2nd February 2022

The Abbots of the Abbey of St Edmund

By Martyn Taylor

With the ousting of twelve secular monks from the Abbey in 1020,  King Cnut installed thirteen monks from St Benet Hulme and seven from Ely, all Benedictine this coincided with his founding of his rotunda church dedicated to St Mary. The first Abbot was Uvius sometimes called Uvi,  he had been Prior of St Benet,  his appointment would see a succession of heads of the Abbey culminating with its 32nd and last Abbot, John Reeve in 1539. The Abbots who built the abbey church, Baldwin, Anselm and Samson are the most familiar to history, but there were others who contributed in their small but significant way.

John Reeve’s tombstone in St Mary’s

In some cases it was common for those holding important terms of office within the abbey to step up to the plate to become Abbot, this happened to Simon of Luton who was both Sacrist and Prior in the abbacy of Edmund of Walpole, Simon becoming Abbot on the death of Edmund. Others to succeed to the top spot were Richard de Insula and Robert of Ixworth, as Priors and Sacrists over time. Within the convent it was important that any election had to be transparent though I am sure there would have been manoeuvrings and collusions to ensure the right person got the job.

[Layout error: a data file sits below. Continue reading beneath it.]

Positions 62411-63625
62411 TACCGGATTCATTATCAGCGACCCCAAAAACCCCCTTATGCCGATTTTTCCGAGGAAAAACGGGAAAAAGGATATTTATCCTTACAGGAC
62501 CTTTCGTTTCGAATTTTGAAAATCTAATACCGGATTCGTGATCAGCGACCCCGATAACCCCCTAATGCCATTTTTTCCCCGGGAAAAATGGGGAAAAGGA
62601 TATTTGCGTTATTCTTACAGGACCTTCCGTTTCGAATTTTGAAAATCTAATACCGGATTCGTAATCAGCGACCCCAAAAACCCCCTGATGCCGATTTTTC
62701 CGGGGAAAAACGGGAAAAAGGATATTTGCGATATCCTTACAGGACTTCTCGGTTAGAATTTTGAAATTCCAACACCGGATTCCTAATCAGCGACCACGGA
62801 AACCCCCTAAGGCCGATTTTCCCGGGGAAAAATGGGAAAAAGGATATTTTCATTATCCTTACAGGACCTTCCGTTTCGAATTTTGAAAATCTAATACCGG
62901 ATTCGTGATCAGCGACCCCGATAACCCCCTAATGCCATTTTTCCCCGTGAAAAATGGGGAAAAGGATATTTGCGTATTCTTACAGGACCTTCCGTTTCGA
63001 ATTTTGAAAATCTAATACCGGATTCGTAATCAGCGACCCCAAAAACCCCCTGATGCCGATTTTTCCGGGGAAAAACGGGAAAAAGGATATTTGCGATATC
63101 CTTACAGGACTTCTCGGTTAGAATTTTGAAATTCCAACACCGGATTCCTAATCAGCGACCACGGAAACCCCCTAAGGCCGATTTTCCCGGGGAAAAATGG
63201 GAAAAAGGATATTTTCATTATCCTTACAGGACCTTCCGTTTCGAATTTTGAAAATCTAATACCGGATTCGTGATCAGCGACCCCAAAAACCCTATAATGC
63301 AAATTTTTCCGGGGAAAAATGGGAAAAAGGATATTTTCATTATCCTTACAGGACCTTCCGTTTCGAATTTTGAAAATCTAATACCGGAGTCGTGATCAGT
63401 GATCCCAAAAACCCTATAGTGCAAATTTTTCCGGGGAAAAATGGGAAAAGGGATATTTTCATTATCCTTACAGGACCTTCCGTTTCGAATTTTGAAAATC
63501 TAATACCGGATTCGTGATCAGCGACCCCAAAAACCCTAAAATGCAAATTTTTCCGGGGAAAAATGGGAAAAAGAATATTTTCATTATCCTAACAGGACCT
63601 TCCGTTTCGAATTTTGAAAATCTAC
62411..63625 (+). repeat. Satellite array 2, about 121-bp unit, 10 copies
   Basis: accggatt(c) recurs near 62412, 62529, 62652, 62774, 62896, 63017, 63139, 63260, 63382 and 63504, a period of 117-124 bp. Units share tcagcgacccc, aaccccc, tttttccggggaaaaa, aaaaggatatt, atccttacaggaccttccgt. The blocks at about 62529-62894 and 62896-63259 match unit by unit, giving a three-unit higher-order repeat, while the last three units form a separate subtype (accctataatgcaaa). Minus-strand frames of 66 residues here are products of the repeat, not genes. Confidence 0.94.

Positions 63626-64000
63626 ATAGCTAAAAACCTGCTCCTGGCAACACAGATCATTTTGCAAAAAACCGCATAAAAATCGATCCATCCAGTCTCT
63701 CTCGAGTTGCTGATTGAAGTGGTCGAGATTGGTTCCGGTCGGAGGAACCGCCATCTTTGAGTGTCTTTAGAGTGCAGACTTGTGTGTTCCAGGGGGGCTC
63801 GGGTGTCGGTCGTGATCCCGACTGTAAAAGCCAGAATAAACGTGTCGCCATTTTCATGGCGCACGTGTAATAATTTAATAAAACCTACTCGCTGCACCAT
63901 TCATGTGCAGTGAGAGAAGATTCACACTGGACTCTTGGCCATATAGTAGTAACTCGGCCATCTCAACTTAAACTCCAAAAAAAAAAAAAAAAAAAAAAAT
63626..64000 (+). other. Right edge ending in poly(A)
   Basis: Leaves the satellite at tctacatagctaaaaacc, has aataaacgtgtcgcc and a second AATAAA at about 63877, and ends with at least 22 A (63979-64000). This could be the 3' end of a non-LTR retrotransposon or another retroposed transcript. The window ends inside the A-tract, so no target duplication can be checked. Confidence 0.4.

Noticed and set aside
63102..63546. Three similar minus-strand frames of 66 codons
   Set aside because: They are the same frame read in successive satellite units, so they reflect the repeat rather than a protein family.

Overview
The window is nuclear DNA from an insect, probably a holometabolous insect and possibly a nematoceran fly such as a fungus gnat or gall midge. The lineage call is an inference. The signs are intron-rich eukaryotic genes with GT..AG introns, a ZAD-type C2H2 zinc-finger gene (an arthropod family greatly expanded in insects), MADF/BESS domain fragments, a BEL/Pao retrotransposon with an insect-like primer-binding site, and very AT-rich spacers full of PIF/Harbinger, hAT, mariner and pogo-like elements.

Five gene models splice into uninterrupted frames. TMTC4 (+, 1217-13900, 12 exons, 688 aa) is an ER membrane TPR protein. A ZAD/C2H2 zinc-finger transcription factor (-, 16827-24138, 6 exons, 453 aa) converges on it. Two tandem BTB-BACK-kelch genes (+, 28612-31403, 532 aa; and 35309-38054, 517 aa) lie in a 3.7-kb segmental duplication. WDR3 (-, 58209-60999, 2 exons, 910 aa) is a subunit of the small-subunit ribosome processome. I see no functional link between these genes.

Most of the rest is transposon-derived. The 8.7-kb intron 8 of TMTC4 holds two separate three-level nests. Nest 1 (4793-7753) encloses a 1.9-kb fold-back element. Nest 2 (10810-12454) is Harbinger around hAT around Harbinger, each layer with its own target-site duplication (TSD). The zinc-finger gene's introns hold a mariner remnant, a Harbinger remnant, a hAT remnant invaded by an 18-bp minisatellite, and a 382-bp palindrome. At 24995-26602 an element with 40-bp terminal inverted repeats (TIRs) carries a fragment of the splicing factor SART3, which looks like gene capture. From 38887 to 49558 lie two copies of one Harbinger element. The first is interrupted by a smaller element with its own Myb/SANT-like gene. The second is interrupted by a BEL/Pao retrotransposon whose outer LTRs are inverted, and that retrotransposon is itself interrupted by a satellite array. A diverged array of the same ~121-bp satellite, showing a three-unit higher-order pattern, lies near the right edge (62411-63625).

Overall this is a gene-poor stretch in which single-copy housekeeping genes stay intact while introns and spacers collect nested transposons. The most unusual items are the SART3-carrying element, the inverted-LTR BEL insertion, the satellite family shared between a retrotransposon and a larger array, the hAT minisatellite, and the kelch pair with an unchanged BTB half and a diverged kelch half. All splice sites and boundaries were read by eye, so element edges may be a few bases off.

Anselm’s abbacy only became a reality in 1121 because Ording acquiesced allowing that to happen. Ording finally fulfilling his destiny after Anselm’s death in 1128 though only for eight years. Two Abbots in particular had very eventful abbacies, Hugh of Northwold one year into his role in 1215 had to contend with the barons clandestine meeting at Edmunds Shrine and the other, the hapless Richard De Draughton when kidnapped during the riots of 1327.

There was only one real dispute in the election of an Abbot that of the 22nd, Edward Bromfield appointed by the Pope in 1379.  King Richard II refused to acknowledge  this and promptly clapped  the luckless Bromfield into the Tower of London where he languished for five years. Richard’s inflexibility would culminate in the Peasants Revolt of 1381 and bringing grief to the town. The strange thing about it all is that the monks themselves had  elected John de Tymworth as early as 1379, technically two abbots in charge at once!

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